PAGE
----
(…) What is opposed to the memory is not the oblivion, but the oblivion of oblivion, which dissolves us outside, and which constitutes the death.

Mémoire est le vrai nom du rapport à soi, ou de l'affect de soi par soi. Selon Kant, le temps était la forme sous laquelle l'esprit s'affectait lui·même, tout comme l'espace était la forme sous laquelle l'esprit était affecté par autre chose ; le temps était donc “auto-affection”, constituant la structure essentielle de la subjectivité. Mais le temps comme sujet, ou plutôt subjectivation, s'appelle Mémoire. Non pas cette courte mémoire qui vient après, et s'oppose à l'oubli, mais “l'absolue mémoire” qui double le présent, qui redouble le dehors, et qui ne fait qu'un avec l'oubli, puisqu'elle est elle-même et sans cesse oubliée pour être refaite ; son pli en effet se confond avec le dépli, parce que celui-ci reste présent dans celui-là comme ce qui est plié. Seul l'oubli (le dépli) retrouve ce qui est plié dans la mémoire (dans le pli lui-même).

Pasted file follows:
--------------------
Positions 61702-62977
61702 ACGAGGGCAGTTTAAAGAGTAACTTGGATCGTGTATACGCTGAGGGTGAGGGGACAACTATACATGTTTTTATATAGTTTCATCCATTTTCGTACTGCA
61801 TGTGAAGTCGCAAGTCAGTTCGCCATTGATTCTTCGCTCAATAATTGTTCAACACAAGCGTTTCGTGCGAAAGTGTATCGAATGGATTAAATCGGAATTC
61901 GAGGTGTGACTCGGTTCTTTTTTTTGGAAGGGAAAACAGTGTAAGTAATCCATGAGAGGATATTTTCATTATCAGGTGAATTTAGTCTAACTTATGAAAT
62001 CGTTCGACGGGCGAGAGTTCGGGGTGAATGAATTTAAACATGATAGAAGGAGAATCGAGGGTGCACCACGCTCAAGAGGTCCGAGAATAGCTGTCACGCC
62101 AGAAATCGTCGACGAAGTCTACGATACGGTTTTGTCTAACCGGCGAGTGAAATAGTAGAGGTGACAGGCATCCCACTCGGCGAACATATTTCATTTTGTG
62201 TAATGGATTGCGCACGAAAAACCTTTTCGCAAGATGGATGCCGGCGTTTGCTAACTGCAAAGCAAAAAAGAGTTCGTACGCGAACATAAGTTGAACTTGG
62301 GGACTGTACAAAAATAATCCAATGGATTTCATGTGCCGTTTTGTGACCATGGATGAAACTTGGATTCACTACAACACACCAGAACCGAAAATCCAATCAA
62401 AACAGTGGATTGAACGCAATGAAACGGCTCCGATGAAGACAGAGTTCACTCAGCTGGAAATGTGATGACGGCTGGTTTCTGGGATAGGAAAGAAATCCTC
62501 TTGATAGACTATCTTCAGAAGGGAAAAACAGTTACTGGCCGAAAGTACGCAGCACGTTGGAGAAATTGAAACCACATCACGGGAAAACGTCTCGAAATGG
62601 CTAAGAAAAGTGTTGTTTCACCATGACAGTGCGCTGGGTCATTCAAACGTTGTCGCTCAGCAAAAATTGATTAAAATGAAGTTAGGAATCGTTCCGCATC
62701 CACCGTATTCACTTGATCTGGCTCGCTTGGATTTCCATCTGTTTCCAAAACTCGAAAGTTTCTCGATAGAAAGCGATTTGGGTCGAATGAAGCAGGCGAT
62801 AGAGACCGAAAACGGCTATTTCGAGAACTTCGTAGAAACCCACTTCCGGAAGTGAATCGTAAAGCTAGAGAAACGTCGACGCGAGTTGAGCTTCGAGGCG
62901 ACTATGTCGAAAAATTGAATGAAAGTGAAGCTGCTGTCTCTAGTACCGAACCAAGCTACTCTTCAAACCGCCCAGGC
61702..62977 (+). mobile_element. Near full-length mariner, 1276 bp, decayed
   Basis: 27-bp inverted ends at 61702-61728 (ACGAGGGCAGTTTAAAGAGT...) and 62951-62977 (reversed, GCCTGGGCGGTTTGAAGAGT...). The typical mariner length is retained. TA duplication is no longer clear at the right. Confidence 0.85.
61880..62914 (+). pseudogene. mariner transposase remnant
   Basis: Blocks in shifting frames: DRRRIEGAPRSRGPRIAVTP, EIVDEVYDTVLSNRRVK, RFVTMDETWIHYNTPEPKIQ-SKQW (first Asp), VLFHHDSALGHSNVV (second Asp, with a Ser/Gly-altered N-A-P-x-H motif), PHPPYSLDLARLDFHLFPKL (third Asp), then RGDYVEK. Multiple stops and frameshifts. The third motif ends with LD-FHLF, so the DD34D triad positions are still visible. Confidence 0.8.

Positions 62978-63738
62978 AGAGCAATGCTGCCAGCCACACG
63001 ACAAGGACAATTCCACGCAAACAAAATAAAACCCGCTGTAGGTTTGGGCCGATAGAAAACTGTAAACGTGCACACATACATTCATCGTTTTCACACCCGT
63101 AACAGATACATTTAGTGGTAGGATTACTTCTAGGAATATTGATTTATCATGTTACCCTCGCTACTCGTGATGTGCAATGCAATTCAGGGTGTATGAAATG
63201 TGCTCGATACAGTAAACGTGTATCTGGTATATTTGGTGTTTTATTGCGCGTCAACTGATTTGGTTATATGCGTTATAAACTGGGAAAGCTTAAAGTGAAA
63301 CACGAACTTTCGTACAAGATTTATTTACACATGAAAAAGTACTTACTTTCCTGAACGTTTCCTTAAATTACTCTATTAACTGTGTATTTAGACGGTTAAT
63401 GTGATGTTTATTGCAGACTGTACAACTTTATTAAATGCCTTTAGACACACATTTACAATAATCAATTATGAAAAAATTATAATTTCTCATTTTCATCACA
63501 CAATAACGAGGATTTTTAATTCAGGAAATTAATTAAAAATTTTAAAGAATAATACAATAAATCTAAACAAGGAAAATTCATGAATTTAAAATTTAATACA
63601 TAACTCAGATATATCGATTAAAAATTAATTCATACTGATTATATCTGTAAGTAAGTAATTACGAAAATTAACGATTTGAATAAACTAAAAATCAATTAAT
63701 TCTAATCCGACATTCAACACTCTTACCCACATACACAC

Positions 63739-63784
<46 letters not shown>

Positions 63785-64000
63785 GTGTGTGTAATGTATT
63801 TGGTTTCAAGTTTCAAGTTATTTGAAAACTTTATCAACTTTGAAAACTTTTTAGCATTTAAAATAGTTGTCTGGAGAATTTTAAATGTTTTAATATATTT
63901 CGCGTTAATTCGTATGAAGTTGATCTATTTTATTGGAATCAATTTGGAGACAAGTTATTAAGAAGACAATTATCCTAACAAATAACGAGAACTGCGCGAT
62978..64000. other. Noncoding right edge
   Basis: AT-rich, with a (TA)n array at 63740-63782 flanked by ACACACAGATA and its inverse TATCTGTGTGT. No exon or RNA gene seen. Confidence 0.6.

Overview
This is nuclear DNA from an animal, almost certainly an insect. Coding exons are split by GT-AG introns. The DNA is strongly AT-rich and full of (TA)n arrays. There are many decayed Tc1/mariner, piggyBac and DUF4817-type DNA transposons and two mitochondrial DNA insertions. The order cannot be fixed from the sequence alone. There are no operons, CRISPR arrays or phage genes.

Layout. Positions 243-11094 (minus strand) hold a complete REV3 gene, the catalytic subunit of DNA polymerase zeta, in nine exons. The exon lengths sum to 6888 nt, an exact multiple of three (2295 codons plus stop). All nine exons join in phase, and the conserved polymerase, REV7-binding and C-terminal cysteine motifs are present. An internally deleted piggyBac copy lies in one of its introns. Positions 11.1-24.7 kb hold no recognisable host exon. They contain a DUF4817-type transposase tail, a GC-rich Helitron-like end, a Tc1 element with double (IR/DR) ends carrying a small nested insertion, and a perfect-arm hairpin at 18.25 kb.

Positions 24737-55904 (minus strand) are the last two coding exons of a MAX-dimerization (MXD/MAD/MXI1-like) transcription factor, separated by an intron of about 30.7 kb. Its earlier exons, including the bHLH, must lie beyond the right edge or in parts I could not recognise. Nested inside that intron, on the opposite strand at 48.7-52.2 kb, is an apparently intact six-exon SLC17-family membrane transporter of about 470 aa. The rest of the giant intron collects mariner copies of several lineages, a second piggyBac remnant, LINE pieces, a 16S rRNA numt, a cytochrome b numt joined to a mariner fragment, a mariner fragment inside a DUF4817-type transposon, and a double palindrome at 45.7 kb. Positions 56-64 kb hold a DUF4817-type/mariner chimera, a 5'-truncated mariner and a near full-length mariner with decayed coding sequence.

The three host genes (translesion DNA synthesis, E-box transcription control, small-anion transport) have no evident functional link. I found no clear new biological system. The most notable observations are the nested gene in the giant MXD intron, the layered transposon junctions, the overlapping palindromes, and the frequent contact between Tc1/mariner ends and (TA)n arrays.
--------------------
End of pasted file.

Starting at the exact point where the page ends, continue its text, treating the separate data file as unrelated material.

(…) Ce qui s'oppose à la mémoire n'est pas l'oubli, mais l'oubli de l'oubli, qui nous dissout au dehors, et qui constitue la mort.

( Gilles Deleuze - Foucault, Les Editions de Minuit, 1986 )

| . rectO-persO . | . E ≥ m.C² . | . co~errAnce . | . TiLt . |

A little excerpt to whet your appetite ...

It was not unusual to see ghosts during the Darkling Days. They may not have carried chains the way the ghosts in the stories did, but they often rode in on one – denizens of the Dead City caught like leaves in the main spring as the great clock began to wind down. It dragged them past borders they would not normally have dared to cross, and tangled them up in the gears and cogs of everyday life again. It was a fleeting, if unsettling, phenomenon; the specters would linger in the City a fortnight or so until the Rending, when the clock would be rewound and the dragging chain would pull them home again.